Foreign aid must be tied to teaching poor nations how to build accountability into their governments, development specialists contend. In some countries, it is not even clear whether the executive branch or the parliament controls the budget, said Steven Radelet, a senior fellow for the Washington-based Center for Global Development. He warned, however, that such improvements typically require generations to take root.
Nigeria is one of many nations where aid has been wasted, or simply stolen. Lagos, home to 15 million of Nigeria's 137 million people, is among the world's most troubled cities, replete with open sewers, foul tap water, garbage-strewn roads and traffic that perennially seems at a standstill.
Not including World Bank loans, which in some years totaled as much as $1 billion, Nigeria took in $3.5 billion in aid from 1980 to 2000. That was a few hundred million less than Sani Abacha has been accused in news reports of stealing in the five years he ruled Nigeria as a military dictator before his death in 1998. Dismayed, donors pulled back or out. Aid in 1999 totaled half the 1990 level.
Later audits disclosed scores of botched projects financed with hundreds of millions of dollars in international loans. Nigeria's government never even cleared the site for an $18 million construction project. Millions were spent on paper mills that never produced any paper. Eighteen projects costing $836 million were never completed; another 44 either never operated or were quickly shut down, the Nigerian Finance Ministry reported. Of 20 other projects started between 1985 and 1992, more than half had little impact or were unsustainable, the World Bank concluded.
But with the 1999 election of Olusegun Obasanjo, donors' enthusiasm reawakened. Mr. Obasanjo's anticorruption credentials seemed impeccable: he helped found Transparency International, an anticorruption group, and strongly backed a program by African leaders to review each other's adherence to democracy and good governance. Since his election, aid to Nigeria has doubled.
Yet Mr. Obasanjo's first term ended with little progress. "He wanted a second term, and he believed that if he took the anticorruption war too seriously, they would make sure he didn't get a second term," Jibirin Ibrahim, a political scientist and director of Global Rights, a Nigerian pro-democracy group, said of corrupt officials. "Which was a strategic mistake, because these people were able to further entrench themselves in the system."
Now, with two years left in his second term, Mr. Obasanjo's crusade appears to have regained steam. In recent months, his education minister was arrested for bribing legislators. His housing minister was fired for selling government property at cut-rate prices. And the police inspector general was led away in handcuffs on charges of money-laundering.
Some early initiatives also appear to be bearing fruit. Oby Ezekwesili, a senior aide to the president, said the government had saved $1.3 billion since the start of 2003 by insisting on competitive bidding in awarding contracts.
But the list of unfinished business is formidable, including removing the constitutional guarantee of immunity for the nation's most senior officials and opening government records to the public.
Bribes and Bottlenecks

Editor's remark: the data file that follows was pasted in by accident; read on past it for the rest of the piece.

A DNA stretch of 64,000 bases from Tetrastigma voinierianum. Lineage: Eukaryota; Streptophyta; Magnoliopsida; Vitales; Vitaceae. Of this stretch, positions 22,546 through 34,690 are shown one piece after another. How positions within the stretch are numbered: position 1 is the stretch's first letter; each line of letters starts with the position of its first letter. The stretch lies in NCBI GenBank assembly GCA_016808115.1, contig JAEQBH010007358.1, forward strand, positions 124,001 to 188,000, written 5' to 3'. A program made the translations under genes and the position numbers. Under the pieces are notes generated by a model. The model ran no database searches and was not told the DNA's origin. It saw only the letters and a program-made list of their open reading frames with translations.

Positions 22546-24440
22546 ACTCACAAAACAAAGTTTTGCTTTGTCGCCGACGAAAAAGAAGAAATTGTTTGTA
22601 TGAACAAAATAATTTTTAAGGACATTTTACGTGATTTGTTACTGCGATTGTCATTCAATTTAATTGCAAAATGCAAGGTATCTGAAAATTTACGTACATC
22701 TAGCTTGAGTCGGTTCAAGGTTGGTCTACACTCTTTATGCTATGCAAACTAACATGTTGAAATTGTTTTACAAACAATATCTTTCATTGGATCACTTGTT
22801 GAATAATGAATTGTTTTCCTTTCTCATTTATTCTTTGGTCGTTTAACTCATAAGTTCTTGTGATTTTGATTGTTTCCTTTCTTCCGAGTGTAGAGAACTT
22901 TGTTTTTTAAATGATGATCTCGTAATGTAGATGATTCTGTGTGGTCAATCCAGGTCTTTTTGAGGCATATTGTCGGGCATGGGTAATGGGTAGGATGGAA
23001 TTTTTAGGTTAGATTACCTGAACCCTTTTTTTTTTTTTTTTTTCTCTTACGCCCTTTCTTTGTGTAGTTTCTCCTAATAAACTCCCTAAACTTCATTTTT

Other obstacles remain.
Although Mr. Obasanjo's first act as president was to establish an anticorruption commission, the office has secured just two corruption-related convictions among the 85 people it has charged in its five years.
Mustapha Akanbi, a retired judge who heads the commission, said he suspected that some judges have been paid off to toss out cases.
Government officials have also resisted change.
After investigators uncovered bribes to a hospital medical director, Mr. Akanbi said, the health minister refused to fire him until Mr. Akanbi complained personally to the president. "Every single step you take, there are bottlenecks," said Mike Sowe, the commission's spokesman.
When Mrs. Akunyili took over as director of Nigeria's National Agency for Food and Drug Administration four years ago, perhaps four-fifths of her agency's regulators were corrupt, she said in a recent interview. Even worse, two in three drugs sold publicly were either unregistered or unsafe for consumers.
Mrs. Akunyili knew the danger well: her sister, Vivian, a diabetic, died in 1988 after what she believes was an injection of fake insulin.
Every few weeks, Mrs. Akunyili's agency made a show of burning heaps of fake drugs collected at airports, seaports, illegal factories and distributing houses. A spot check last year showed the impact: only one in eight drugs was unregistered. Major pharmaceutical companies have now returned to Nigeria, and other African nations have agreed to lift their bans on Nigeria's drugs.
Doctors were among the most grateful. "We know the drugs are real now, because the patients don't come back with the same symptoms," said Sister Josephine Ngama, a senior doctor at Ancilla Catholic Hospital on the outskirts of Lagos. "People had been trading in these fake drugs for years."
Honored and Imperiled
Mrs. Akunyili has been showered with awards, but her family is pressing her to quit.
Seven months after she took office, 10 armed men invaded her home, leaving only after learning that she was not there.
In December 2003, armed gunmen attacked her car. A driver in a nearby bus was killed. One bullet went through Mrs. Akunyili's blue headdress, grazing her skull.
"It's like a war," she said. "They are fighting back."
Reformers like Mr. Akunyili stand out partly because they are so rare.
"Hopefully, they are going to do enough good that people are going to be attracted to them," said Victoria Kwakwa, the lead economist for the World Bank here. "It is going to have to start with small groups, because you don't have the base. If you did, you wouldn't have gotten to this point to begin with."